And as a cloud - The Chaldee render this, ‹As a flying cloud.‘ The difference between the two words rendered here ‹thick cloud,‘ and ‹cloud‘ (עב ‛âb and ענן ‛ânân ) is, that the former is expressive of a cloud as dense, thick, compact; and the latter as covering or veiling the heavens. Lowth renders the latter word ‹Vapour;‘ Noyes, ‹Mist.‘ Both words, however, usually denote a cloud. A passage similar to this is found in Demosthenes, as quoted by Lowth: ‹This decree made the danger then hanging over the city pass away like a cloud.
Return unto me - Since your sins are pardoned, and such mercy has been shown, return now, and serve me. The argument here is derived from the mercy of God in forgiving them, and the doctrine is, that the fact that God has forgiven us imposes the strongest obligations to devote ourselves to his service. The fact that we are redeemed and pardoned is the highest argument why we should consecrate all our powers to him who has purchased and forgiven us.
God does not deal with us as finite men deal with one another. His thoughts are thoughts of mercy, love, and tenderest compassion. He says, “Let the wicked forsake his way, and the unrighteous man his thoughts: and let him return unto the Lord, and He will have mercy upon him; and to our God, for He will abundantly pardon.” “I have blotted out, as a thick cloud, thy transgressions, and, as a cloud, thy sins.” Isaiah 55:7; 44:22. SC 53.1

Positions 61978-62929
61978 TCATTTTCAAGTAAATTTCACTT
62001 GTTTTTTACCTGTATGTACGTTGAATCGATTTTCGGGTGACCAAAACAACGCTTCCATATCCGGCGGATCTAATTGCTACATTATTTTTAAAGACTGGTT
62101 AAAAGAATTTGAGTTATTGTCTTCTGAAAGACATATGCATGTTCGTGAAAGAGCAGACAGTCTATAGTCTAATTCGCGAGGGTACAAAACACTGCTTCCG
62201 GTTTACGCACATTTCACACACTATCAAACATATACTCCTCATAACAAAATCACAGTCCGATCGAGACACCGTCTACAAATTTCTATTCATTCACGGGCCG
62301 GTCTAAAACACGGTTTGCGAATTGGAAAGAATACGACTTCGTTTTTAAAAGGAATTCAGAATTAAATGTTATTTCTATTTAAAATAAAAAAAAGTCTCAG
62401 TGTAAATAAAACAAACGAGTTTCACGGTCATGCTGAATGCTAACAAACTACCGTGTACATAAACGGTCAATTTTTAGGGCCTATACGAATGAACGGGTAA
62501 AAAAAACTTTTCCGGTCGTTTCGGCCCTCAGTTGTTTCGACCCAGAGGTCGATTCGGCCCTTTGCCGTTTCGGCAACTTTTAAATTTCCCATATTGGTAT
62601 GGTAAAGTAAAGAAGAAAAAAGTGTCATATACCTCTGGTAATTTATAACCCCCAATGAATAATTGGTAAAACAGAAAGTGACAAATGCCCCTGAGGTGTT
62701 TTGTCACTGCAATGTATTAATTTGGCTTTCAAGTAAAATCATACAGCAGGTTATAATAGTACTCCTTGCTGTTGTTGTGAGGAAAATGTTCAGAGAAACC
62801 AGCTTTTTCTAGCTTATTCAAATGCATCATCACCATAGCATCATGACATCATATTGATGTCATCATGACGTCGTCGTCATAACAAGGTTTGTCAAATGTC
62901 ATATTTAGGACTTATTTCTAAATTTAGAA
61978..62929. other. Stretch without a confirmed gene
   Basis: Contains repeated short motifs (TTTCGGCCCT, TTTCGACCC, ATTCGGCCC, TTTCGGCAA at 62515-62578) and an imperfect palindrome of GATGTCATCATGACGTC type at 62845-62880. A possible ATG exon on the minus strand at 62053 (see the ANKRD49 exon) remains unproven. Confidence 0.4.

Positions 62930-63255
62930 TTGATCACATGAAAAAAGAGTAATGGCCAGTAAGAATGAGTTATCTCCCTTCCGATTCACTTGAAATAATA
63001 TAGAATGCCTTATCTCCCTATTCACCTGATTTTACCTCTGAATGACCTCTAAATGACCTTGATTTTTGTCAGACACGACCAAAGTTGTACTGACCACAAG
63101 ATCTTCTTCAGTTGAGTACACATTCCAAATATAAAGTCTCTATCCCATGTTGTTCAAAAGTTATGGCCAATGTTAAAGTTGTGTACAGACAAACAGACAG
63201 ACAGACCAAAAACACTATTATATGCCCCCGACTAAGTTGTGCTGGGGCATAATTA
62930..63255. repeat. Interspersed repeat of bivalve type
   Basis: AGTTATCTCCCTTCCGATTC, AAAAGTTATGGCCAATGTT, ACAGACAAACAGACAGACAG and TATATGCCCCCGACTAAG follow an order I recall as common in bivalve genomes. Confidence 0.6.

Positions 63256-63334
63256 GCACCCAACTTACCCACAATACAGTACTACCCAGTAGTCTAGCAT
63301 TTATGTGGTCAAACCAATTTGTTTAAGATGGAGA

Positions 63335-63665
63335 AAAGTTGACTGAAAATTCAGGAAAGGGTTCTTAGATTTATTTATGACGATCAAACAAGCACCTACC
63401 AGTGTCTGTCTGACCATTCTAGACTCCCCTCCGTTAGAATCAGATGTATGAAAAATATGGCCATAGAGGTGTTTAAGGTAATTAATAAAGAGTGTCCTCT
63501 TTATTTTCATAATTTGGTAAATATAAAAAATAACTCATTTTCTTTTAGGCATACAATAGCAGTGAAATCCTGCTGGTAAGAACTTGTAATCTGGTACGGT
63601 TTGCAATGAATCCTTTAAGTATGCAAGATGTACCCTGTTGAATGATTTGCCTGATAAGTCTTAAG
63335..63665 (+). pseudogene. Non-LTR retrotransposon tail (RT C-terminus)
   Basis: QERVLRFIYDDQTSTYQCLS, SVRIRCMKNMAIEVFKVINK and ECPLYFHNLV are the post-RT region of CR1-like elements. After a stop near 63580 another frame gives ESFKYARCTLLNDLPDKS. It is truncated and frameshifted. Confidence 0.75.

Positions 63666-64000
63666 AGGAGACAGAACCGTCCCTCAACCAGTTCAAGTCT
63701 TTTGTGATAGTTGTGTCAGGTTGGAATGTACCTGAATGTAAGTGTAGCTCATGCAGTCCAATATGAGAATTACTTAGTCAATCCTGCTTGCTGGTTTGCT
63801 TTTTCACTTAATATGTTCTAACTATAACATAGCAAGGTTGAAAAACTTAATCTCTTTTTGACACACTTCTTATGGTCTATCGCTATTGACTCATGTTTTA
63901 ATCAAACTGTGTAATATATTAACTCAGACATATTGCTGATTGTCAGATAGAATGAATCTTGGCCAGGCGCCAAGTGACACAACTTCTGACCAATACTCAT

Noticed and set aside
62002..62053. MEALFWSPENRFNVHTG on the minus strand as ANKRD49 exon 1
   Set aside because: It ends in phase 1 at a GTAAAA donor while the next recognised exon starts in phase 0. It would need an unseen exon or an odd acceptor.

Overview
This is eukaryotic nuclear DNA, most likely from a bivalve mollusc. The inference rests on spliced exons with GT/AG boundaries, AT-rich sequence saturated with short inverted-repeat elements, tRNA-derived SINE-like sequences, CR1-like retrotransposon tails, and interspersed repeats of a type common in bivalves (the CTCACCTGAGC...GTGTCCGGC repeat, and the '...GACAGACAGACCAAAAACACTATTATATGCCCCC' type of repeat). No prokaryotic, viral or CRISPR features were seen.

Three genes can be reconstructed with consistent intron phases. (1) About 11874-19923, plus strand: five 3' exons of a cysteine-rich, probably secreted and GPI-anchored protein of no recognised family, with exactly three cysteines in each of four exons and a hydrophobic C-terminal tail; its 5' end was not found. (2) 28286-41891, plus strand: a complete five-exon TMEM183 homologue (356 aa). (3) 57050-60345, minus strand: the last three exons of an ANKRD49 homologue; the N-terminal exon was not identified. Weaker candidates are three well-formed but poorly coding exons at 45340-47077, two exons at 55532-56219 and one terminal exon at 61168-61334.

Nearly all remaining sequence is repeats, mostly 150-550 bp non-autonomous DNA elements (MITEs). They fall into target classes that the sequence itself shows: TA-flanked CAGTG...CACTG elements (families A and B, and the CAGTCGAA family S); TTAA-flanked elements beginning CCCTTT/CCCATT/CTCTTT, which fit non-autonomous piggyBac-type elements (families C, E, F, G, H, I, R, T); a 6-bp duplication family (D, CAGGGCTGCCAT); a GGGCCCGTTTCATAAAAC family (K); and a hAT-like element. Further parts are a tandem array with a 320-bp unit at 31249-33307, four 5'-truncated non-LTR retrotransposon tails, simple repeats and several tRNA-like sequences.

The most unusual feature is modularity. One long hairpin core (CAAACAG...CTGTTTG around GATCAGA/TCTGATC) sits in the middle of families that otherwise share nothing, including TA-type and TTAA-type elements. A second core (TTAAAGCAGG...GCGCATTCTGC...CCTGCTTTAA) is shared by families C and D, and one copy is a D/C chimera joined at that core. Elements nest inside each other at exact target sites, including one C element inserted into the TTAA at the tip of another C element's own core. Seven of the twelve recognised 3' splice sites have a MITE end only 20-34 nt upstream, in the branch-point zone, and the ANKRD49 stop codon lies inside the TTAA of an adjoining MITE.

“I have no pleasure in the death of him that dieth, saith the Lord God: wherefore turn yourselves, and live ye.” Ezekiel 18:32. Satan is ready to steal away the blessed assurances of God. He desires to take every glimmer of hope and every ray of light from the soul; but you must not permit him to do this. Do not give ear to the tempter, but say, “Jesus has died that I might live. He loves me, and wills not that I should perish. I have a compassionate heavenly Father; and although I have abused His love, though the blessings He has given me have been squandered, I will arise, and go to my Father, and say, ‘I have sinned against heaven, and before Thee, and am no more worthy to be called Thy son: make me as one of Thy hired servants.’” The parable tells you how the wanderer will be received: “When he was yet a great way off, his father saw him, and had compassion, and ran, and fell on his neck, and kissed him.” Luke 15:18-20. SC 53.2